It's Time to Sweeten Your Portfolio With Sugar

 | Jun 08, 2017 | 12:33 PM EDT
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While most investors don't think about commodities when looking for new names for their portfolios, there are times when they warrant consideration. Now is one of those times, and sugar is the commodity. (SGG) is the iPath Sugar ETN, which trades on the NYSE, and tracks the price movements in the commodity.

As recently as last September, the crowd was hooked on sugar, believing it was certainly going higher. Unfortunately, the crowd reached that conclusion after SGG had just spent an entire year rallying from the mid-$20s to the mid-$60s.

It turns out the crowd typically reaches its most extreme position exposure (certainty that price will continue in the direction it has been moving) at the end of a stale trend, rather than positioning in advance of a new trend. The Commitment of Traders survey tracks this certainty, and now shows speculators (which are mostly trend-following hedge funds) at their largest short exposure since fall 2015.

Back then, SGG was ending a decline from late 2013 that had taken price from the mid-$60s to the mid-$20s. This crowd had been extremely long at the 2013 highs, switched to extremely short at the 2015 lows, got extremely long again after the 100%+ rally to the 2016 high near $64, and are now extremely short as price breaks back into the $20s.

History shows these speculators are about to be wrong again, and that SGG's decline is about to bottom, and reverse for several months of rally. While this is an interesting correlation, it's not enough for our DSE (decision support engine) to generate buy and sell signals alone. As we demonstrate in real time in our Trading Room and DSE Alerts services, the DSE's algorithms require many levels of independent indicators to align before forecasting trend changes and price targets.

Earlier today, followers of the DSE were warned that the declining trend of the past nine months in SGG is about to end, and a new uptrend is about to begin. Unfortunately, the speculator crowd doesn't pay attention to DSE's signals. Those that do should benefit by ending selling actions and beginning buying actions in the 26 +/-4 zone, which price has just entered.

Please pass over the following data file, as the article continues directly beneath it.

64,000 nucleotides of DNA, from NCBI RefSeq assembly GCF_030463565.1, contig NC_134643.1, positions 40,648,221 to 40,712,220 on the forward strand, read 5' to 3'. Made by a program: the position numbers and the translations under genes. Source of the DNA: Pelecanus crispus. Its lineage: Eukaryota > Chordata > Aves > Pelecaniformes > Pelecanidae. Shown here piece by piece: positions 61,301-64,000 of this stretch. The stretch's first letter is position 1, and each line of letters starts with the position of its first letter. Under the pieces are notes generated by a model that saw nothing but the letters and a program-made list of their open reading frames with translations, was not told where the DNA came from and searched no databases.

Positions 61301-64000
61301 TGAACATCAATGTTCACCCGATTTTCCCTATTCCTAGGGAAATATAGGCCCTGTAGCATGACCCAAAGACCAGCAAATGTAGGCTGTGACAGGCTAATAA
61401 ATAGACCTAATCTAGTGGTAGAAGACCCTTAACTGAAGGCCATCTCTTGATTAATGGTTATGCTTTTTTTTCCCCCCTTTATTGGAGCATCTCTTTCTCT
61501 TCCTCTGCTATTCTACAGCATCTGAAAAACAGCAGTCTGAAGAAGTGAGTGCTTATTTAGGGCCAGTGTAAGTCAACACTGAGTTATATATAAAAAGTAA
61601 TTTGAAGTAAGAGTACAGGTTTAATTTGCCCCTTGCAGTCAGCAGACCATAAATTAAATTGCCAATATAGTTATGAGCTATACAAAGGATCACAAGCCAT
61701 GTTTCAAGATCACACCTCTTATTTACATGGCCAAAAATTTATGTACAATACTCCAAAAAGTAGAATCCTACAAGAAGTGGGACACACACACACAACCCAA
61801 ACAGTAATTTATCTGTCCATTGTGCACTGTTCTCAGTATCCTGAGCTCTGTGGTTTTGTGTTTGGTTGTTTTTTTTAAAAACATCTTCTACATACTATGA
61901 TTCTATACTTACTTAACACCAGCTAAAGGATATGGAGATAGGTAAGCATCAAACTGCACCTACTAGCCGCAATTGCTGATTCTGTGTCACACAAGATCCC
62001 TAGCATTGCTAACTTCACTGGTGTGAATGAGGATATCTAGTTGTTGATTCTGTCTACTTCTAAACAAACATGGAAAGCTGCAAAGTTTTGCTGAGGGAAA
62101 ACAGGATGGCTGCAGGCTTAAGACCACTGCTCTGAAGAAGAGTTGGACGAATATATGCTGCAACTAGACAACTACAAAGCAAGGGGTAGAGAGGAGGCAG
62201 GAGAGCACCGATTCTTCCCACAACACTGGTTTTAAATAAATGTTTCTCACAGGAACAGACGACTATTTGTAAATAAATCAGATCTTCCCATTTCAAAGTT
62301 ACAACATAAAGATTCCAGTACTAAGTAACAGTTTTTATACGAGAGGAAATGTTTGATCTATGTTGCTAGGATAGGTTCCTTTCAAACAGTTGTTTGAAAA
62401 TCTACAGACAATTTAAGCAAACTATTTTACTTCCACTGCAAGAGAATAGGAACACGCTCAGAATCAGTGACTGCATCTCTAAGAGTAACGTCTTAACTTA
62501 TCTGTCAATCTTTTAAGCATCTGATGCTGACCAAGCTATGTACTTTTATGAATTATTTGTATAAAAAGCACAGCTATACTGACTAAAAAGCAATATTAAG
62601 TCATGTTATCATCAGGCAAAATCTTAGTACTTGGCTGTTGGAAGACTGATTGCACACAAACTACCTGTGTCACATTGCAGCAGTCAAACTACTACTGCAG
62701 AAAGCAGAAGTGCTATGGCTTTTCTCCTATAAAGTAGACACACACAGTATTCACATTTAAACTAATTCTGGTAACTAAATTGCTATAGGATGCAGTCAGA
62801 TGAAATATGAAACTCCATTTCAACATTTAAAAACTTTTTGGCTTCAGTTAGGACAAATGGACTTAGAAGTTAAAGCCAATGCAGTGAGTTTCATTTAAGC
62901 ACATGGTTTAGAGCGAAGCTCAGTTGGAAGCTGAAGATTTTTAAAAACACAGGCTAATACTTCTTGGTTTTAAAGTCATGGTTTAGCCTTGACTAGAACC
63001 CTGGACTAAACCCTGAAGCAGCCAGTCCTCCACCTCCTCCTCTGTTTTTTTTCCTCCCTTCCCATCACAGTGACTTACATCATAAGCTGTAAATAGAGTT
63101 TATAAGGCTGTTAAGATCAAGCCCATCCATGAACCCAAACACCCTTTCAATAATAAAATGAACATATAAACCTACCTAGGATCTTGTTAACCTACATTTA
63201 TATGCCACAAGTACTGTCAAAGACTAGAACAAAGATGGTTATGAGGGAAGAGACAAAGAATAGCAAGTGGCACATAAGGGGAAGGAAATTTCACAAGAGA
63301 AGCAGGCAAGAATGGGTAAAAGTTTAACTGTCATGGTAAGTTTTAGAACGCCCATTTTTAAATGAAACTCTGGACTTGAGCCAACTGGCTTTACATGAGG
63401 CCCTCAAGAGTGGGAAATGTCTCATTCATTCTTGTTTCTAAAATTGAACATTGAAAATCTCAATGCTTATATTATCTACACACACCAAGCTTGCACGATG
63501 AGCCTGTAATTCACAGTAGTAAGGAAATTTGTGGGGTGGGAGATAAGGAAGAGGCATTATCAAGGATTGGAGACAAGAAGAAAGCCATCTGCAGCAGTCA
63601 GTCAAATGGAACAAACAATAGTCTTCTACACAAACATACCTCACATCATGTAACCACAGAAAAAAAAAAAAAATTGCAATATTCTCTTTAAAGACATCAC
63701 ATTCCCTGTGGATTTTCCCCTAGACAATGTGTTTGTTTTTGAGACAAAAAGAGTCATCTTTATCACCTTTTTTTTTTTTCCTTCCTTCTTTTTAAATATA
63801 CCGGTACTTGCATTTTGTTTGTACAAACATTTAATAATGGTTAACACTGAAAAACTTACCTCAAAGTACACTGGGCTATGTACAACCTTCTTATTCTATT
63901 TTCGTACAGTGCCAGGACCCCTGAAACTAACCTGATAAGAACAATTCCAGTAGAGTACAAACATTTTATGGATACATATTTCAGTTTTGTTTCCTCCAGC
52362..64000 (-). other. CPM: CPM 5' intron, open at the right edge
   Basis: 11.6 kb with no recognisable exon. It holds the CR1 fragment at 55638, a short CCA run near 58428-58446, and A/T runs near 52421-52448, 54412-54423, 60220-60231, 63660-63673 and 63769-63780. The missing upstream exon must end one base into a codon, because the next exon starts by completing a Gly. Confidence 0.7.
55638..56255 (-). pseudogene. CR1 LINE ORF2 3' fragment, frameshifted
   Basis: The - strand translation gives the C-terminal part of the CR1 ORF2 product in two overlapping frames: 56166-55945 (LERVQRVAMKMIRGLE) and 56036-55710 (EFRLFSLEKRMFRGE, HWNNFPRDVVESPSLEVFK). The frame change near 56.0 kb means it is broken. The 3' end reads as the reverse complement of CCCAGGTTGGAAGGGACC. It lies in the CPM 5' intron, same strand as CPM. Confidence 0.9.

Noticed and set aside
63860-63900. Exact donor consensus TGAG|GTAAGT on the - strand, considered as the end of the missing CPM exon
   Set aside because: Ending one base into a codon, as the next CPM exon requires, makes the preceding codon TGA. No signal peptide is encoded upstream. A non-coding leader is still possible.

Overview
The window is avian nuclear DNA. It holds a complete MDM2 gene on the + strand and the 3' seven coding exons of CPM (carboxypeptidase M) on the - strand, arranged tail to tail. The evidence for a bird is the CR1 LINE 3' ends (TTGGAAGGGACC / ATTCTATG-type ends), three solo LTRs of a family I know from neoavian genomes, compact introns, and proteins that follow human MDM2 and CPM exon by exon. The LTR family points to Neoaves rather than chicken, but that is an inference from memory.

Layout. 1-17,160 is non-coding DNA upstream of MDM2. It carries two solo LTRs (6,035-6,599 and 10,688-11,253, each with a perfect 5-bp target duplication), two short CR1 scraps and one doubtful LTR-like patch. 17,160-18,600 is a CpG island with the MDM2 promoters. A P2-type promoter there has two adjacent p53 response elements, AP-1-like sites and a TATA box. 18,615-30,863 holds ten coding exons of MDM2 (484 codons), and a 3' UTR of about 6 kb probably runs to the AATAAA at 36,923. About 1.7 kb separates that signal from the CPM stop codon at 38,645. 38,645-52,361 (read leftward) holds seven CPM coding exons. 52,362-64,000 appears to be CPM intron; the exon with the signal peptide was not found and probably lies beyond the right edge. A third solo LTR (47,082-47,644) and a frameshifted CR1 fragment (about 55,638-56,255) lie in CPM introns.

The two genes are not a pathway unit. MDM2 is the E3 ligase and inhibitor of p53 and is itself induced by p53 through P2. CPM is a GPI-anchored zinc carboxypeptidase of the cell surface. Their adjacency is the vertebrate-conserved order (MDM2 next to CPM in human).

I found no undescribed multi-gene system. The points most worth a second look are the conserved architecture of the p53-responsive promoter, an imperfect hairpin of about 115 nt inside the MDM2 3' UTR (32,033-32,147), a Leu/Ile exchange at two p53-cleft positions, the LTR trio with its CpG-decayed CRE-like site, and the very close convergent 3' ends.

Look at this weekly bar chart's stochastics indicator diving below the oversold 10% extreme threshold. This is historically not the time to be short or selling SGG. In fact, the last time these stochastics were this oversold was August 2015. Four months later, SGG had risen to $36 from $24, a 50% rally. The DSE warns that shorts should be exited here, and long exposure established in the $20s, as defined above.

Another of DSE's component indicators are the standard deviation bands. Notice that price has slipped below the two-standard deviation band (olive/gold line at $31.50), which controls 95% of normality. This also happened last month, before a 20% oversold bounce, but hadn't happened before that since the 2015 test of this statistical extreme, when SGG was bottoming around $24.

Finally, for the purposes of this brief analysis, DSE's pattern recognition algorithms are suggesting that the next new low in the high $20s is all that is needed to complete the declining pattern from the $54 peak last year.

Combining these independent and objective tools, the conclusion suggests that $32 should be used as a buy stop level to protect any short profits, as well as the place to join the new trend once it has reversed. Additionally, SGG moving below $29 should be used to exit shorts, and begin establishing long. This should allow an average price of around $30 for those wishing to enter before the new trend begins.

For updates on this analysis, as well as other trading opportunities, try Ken Goldberg's DSE Alerts service for free for a couple of weeks, or contact him at



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